Teenage Depression Treatments
Q: Under the guise of "screening for depression," a High School-based
clinic in Denver operates much like a drug dispensing outpost for
SSRI drug manufacturers at taxpayer expense. The Denver Post reports
that students who come in for a physical check up are "screened"
for depression by use of a suggestive questionnaire. The students
invariably leave the clinic with an antidepressant drug prescription:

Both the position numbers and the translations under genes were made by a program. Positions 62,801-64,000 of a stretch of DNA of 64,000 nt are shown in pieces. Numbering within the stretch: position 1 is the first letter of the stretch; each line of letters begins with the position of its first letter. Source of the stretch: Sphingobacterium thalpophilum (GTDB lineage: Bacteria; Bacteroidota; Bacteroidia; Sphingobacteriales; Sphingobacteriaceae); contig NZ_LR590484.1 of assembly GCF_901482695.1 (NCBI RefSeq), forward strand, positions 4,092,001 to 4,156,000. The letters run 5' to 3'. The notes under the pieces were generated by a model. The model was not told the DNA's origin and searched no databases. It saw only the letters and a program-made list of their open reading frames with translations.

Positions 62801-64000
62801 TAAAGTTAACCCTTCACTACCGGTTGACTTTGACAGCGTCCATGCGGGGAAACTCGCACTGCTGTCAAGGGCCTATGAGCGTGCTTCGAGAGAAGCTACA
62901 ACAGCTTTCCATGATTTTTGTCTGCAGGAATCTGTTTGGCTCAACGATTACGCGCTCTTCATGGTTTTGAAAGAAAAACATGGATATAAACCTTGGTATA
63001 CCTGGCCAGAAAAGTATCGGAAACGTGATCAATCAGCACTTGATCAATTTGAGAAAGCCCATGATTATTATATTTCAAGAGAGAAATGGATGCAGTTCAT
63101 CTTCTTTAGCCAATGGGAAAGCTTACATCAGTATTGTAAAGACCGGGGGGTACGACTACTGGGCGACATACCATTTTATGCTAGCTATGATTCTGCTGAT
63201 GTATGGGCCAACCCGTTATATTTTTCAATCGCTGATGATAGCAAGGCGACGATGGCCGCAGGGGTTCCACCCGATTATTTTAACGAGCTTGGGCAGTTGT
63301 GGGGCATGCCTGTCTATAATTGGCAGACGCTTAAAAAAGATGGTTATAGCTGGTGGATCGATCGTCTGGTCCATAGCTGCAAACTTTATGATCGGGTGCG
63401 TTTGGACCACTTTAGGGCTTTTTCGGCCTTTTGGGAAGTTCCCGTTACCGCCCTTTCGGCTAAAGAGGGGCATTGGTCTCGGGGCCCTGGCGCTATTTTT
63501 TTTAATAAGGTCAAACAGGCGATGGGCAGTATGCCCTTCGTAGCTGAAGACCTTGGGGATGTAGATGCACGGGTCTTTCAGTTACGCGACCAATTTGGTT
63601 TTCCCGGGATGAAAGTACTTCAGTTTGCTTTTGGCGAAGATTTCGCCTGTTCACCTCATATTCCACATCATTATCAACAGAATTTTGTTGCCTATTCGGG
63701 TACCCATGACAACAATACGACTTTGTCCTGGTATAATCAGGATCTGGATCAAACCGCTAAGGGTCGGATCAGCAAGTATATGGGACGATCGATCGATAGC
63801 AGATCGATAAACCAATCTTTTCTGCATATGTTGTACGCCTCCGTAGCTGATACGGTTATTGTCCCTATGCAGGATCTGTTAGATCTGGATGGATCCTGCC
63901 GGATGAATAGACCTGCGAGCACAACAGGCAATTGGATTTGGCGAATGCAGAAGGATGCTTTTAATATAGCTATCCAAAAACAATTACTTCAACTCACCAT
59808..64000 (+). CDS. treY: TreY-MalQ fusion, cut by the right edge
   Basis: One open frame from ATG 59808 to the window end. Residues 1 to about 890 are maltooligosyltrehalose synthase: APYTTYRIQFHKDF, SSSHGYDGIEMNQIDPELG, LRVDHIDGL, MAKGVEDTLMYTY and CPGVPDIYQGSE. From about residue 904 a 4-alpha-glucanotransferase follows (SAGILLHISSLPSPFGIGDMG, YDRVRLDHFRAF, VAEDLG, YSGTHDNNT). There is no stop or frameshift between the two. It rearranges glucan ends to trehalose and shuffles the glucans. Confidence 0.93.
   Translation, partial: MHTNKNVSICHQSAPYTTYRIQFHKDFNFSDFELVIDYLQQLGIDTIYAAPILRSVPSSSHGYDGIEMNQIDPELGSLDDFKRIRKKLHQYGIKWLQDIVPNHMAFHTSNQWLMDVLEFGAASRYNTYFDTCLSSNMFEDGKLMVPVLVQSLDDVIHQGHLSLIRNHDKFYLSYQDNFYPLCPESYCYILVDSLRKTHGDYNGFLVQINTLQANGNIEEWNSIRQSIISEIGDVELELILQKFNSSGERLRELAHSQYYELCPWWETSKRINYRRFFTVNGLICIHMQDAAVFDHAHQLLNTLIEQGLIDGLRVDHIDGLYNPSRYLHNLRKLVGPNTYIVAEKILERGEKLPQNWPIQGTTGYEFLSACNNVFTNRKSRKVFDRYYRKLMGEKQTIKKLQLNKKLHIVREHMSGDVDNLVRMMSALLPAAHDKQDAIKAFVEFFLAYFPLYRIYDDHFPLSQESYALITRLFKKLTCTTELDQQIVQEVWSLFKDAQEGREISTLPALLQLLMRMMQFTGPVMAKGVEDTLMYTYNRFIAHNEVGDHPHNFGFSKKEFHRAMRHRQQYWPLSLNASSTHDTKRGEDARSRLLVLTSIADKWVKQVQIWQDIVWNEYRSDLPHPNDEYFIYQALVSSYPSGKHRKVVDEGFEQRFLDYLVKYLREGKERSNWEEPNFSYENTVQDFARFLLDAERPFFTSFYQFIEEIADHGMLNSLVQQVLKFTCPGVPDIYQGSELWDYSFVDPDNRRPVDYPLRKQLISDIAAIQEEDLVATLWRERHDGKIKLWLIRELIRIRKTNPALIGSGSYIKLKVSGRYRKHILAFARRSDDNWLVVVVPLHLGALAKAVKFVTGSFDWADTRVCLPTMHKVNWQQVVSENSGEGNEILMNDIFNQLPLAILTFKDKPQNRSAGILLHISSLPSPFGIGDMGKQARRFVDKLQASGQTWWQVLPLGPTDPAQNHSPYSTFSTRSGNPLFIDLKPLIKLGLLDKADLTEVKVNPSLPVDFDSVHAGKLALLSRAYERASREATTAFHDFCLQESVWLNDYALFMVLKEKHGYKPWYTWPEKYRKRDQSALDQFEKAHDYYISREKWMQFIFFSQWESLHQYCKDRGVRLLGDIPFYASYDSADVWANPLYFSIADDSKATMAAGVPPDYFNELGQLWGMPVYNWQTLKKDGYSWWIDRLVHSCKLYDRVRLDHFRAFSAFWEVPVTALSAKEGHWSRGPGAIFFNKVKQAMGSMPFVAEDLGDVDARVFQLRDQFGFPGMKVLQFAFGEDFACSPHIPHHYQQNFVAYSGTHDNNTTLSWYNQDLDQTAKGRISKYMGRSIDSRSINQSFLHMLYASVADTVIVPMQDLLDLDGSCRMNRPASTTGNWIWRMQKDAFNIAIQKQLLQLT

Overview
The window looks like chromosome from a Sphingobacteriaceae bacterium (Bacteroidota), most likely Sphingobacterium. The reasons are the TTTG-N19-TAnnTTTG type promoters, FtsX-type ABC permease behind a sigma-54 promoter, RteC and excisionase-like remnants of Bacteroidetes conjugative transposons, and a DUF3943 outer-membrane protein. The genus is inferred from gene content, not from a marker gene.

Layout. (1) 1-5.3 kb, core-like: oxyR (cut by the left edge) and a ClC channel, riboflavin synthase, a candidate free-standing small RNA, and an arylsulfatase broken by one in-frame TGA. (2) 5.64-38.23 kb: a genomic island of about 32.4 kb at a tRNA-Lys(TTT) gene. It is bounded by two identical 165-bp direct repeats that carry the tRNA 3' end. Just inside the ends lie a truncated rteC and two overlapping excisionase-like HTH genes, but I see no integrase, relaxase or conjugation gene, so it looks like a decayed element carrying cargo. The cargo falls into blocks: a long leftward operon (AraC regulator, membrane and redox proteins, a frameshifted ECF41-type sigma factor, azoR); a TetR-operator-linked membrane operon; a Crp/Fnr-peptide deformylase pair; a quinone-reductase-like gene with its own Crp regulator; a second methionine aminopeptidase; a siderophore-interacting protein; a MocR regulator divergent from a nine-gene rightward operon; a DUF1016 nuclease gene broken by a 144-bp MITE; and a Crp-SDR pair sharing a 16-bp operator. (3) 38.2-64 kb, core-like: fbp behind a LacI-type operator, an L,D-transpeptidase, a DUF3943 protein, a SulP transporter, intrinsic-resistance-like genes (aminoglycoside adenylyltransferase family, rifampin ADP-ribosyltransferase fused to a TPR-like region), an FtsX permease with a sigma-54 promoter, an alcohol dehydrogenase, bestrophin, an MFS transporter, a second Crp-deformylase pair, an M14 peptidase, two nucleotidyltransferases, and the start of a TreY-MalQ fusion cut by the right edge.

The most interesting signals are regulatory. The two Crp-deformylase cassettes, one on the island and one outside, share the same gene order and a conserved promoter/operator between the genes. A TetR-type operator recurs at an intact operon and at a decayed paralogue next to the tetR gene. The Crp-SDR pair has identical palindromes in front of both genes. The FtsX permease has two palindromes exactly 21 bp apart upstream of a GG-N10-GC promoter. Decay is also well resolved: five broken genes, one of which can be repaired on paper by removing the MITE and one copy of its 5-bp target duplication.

A:"One benefit is that the program offers students one-stop shopping. They can be diagnosed and treated and, in some cases, even prescribed antidepressants without leaving school." These drug marketers are steering impressionable teenagers into a life of drug dependency: "we teach them about lifelong disease management and tell them, 'You might struggle with this the rest of your life." The should be kept out of schools--just as illicit drug pushers should. Where have the responsible school officials gone? She walked in looking for a physical. She walked out with a prescription for psychotherapy. The bright, engaging teenager didn't go to the clinic, run by Denver Health, at West High School because she felt depressed. She just wanted a checkup. Like every student who shows up looking for treatment at the clinic, the girl answered some survey questions about her eating and sleeping habits, how she was doing in school, how much stress she felt, whether she had ever been abused and how often she felt hopeless or sad. The questions are very personal. But there is good reason for asking them. Nearly one-third of the 27,964 visits to Denver Health's 11 school- based clinics during the 2002-03 school year were for mental-health treatment, according to clinic records. And most of those students suffered from depression, clinic staff say. So Denver Health began a program at West High - a program that is expanding to other high schools in the city - to aggressively track and treat depressed kids. Alison Parsons, a clinical psychologist who treats West High kids 16 hours a week, said the school has a registry of about 60 teens who have been identified with depression.
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